Orangutans utilise compliant branches to lower the energetic cost of locomotion

Susannah Thorpe, RH Crompton, RM Alexander

Research output: Contribution to journalArticle

62 Citations (Scopus)


Within the forest canopy, the shortest gaps between tree crowns lie between slender terminal branches. While the compliance of these supports has previously been shown to increase the energetic cost of gap crossing in arboreal animals (e.g. Alexander 1991 Z. Morphol. Anthropol. 78, 315-320; Demes et al. 1995 Am. J. Phys. Anthropol. 96, 419-429), field observations suggest that some primates may be able to use support compliance to increase the energetic efficiency of locomotion. Here, we calculate the energetic cost of alternative methods of gap crossing in orangutans (Pongo abelii). Tree sway (in which orangutans oscillate a compliant tree trunk with increasing magnitude to bridge a gap) was found to be less than half as costly as jumping, and an order of magnitude less costly than descending the tree, walking to the vine and climbing it. Observations of wild orangutans suggest that they actually use support compliance in many aspects of their locomotor behaviour. This study seems to be the first to show that elastic compliance in arboreal supports can be used to reduce the energetic cost of gap crossing.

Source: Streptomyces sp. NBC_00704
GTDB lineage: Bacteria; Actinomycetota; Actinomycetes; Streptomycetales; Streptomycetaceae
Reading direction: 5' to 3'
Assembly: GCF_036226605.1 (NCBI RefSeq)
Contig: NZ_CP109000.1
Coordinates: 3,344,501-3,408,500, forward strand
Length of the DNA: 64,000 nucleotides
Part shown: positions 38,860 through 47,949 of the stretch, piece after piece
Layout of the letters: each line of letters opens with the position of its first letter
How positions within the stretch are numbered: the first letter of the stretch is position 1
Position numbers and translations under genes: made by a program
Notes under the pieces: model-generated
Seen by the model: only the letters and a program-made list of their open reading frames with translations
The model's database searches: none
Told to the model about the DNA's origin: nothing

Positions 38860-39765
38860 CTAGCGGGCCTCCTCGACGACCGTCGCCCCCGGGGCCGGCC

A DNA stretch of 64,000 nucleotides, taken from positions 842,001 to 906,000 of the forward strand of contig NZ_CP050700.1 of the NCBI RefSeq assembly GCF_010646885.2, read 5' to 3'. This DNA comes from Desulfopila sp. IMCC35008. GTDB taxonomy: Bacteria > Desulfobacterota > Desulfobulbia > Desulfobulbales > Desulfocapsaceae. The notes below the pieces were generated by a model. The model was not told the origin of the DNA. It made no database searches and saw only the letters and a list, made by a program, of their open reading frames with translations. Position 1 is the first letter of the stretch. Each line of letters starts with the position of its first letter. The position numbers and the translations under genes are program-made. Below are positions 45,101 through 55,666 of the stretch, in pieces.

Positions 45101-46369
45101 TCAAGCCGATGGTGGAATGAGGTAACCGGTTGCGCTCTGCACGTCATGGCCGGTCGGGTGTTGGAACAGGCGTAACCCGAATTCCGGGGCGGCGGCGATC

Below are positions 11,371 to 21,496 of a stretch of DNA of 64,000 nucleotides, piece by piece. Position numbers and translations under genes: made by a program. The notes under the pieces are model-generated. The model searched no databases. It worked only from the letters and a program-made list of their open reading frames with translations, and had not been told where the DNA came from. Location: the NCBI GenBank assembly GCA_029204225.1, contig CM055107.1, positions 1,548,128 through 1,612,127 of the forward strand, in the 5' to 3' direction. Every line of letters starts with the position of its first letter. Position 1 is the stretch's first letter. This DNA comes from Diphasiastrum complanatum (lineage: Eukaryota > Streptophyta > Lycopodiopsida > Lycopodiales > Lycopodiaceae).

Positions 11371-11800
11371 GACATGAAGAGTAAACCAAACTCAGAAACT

Original languageEnglish
Pages (from-to)253-256
Number of pages4
JournalBiology Letters
Issue number3
Publication statusPublished - 7 Jun 2007


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